L.A. Auto Show: Porsche Boxster Spyder
Hey, James Dean's ghost, thanks for meeting me here at Porsche's exhibit at the L.A. Auto Show. There's something here I think you'll really like.
Yes, this really is the Porsche exhibit; why? Oh, that? That's their Panamera. No, that rear end isn't a joke, I promise. Despite the portly hindquarters, our own Dan Neil called it "the best-handling big sedan in the world."
And that? Yep, that's a Porsche too. It's the Cayenne, like the pepper or the capital of French Guiana. Much like its name it's a hot item, becoming the bestselling model in North America that the company offers. I'm not sure how you say 'cha-ching' in German, but it probably sounds a lot like 'Porsche Doppelkupplungsgetriebe.'
No no, what I wanted you to see was this little baby. It's the 2011 Porsche Boxster Spyder and it represents everything right with Porsche.
Drawing on the lineage of Porsches you spent some time driving, like the 550 Spyder of the 1950s, this baby is light; the lightest Porsche offered today. Its claimed curb weight is 2,811 pounds, some 176 pounds lighter than a Boxster S. These savings came from a strict diet that eliminated accoutrements like air conditioning, the radio, cup holders and door handles (note to Boxster S drivers: It's your door handles that are preventing you from winning those stoplight challenges). The AC and radio can be added if you so desire, but let's be honest, James, true aficionados of this car will let the engine do the singing and the wind do the cooling. Lighter seats, lighter and lower side windows and the lightest alloy wheels in Porsche's catalog do their part, while a heavy diet of aluminum in the doors and rear deck lid also helps.
Lest we forget the roof, or near lack of one. Replacing the Boxster's traditional power-operated affair is something that resembles Aretha Franklin's scarf more than an entity that, Porsche claims, will protect you from the elements. Braced by a carbon-fiber frame, the 11-pound top lashes to a pair of buckles on the deck lid. Though the boys in Stuttgart say the roof is designed to protect driver and passenger from "glaring sunshine and bad weather," residents of Seattle and other precipitation-inclined areas should note that, as Motor Trend mentions, the top isn't even waterproof.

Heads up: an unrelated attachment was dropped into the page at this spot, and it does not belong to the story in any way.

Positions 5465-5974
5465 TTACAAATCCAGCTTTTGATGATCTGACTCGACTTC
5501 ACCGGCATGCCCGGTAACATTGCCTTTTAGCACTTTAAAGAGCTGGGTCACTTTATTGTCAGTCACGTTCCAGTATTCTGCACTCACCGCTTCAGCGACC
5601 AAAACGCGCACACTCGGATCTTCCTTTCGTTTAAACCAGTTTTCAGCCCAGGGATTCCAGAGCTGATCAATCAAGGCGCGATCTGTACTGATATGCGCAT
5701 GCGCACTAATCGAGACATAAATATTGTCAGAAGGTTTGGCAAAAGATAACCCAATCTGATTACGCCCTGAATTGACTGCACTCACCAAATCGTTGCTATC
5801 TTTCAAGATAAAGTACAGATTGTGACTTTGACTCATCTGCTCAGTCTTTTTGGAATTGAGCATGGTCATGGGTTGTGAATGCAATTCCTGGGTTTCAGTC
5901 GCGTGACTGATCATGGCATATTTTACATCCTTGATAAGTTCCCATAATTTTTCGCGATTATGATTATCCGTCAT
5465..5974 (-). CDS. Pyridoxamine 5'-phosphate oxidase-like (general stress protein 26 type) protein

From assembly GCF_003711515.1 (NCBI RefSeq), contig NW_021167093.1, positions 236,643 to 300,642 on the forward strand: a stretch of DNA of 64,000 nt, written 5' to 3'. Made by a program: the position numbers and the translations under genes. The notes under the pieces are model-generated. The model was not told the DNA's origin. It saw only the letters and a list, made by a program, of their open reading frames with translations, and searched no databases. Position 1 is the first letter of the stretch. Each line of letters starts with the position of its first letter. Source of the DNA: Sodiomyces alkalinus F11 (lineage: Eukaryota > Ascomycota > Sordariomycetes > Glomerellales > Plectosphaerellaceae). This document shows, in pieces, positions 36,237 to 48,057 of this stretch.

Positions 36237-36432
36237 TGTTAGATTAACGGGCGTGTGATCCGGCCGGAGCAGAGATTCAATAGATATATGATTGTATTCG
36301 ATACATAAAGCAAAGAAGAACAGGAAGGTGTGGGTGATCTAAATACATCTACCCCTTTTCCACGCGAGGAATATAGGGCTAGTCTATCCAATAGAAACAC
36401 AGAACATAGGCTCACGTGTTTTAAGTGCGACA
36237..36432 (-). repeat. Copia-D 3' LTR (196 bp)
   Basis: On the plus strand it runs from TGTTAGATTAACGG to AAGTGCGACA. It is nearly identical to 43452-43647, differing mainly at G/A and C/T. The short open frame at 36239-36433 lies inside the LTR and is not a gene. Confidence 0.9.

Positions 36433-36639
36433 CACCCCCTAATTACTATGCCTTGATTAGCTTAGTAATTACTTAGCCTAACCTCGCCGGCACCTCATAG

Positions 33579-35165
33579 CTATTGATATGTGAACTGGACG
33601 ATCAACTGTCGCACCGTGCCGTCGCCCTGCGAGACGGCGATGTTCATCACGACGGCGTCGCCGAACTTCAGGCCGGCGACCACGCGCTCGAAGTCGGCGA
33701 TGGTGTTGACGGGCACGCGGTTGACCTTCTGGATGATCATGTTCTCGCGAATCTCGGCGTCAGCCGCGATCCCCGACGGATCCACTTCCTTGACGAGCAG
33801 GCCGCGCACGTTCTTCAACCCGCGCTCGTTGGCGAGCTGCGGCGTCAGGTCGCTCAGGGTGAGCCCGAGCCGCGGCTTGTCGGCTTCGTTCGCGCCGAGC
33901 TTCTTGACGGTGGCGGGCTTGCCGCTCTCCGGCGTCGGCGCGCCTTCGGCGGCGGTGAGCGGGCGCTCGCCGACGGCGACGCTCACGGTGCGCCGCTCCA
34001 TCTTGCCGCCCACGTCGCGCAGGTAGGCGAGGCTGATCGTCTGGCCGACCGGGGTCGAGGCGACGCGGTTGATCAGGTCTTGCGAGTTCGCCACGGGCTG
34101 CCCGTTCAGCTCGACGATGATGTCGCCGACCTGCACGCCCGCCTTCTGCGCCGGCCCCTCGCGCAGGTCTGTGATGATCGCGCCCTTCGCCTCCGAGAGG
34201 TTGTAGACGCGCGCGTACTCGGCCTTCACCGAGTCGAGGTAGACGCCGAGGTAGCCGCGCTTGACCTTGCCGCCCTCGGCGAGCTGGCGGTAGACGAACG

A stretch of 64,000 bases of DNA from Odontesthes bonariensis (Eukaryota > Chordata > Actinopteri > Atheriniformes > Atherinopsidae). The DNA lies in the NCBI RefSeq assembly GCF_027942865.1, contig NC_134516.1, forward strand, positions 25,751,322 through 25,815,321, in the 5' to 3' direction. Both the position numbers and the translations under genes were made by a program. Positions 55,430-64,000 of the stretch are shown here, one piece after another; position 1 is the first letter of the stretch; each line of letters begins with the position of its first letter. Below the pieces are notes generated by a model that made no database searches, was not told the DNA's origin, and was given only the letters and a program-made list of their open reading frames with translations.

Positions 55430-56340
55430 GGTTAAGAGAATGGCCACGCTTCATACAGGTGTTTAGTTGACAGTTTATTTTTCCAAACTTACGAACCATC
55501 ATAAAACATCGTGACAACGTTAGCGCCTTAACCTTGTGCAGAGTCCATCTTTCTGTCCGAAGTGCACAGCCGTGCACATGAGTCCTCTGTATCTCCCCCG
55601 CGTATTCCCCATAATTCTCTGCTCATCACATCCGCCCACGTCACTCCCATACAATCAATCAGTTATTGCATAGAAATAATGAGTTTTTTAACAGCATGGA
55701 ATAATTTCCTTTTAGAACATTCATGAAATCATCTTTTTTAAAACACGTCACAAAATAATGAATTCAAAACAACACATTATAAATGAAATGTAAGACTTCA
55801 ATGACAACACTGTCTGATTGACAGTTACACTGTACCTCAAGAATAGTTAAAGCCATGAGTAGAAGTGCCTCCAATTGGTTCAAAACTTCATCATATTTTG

So, add "beating that impending rainstorm home" to the list of reasons Porsche was kind enough to pump more power into the Spyder iteration. This one gets 320 hp, up 10 from the Boxster S, through the 3.4-liter flat-six. Additionally, the Spyder hits that peak output at 7,200 rpm; though no mathematician, I can tell you that's 950 rpm above the redline for the Boxster S. Shifting options remain the six-speed manual or seven-speed PDK (Porsche Doppelkupplungsgetriebe).
I'm not sure if they have the Internet in the perpetual ether in which you reside, James, but if so, the Boxster Spyder may look a touch like Porsche's wunderkind, the Carrera GT. Or at least they think so. Pair the two humps (Porsche prefers to call them 'domes') of the deck lid with the shorter (lower) windows, slightly sharper windshield rake and the overhang of the cloth roof that stretches toward the rear of the car. Then squint really, really hard, and maybe you'll see the resemblance. It is there.
As is standard practice when car companies subtract items from a car and then charge you more, the Boxster Spyder commands around a $3,000 premium over the Boxster S, for a total of about $62,000. It will be available in February.
All told, James, this looks like an excellent addition to the automotive stable of denizens of dry climes like Los Angeles looking to add a 21st century 'Little Bastard' of their own. See you on the other side.
-- David Undercoffler
Photo credit: David Undercoffler / Los Angeles Times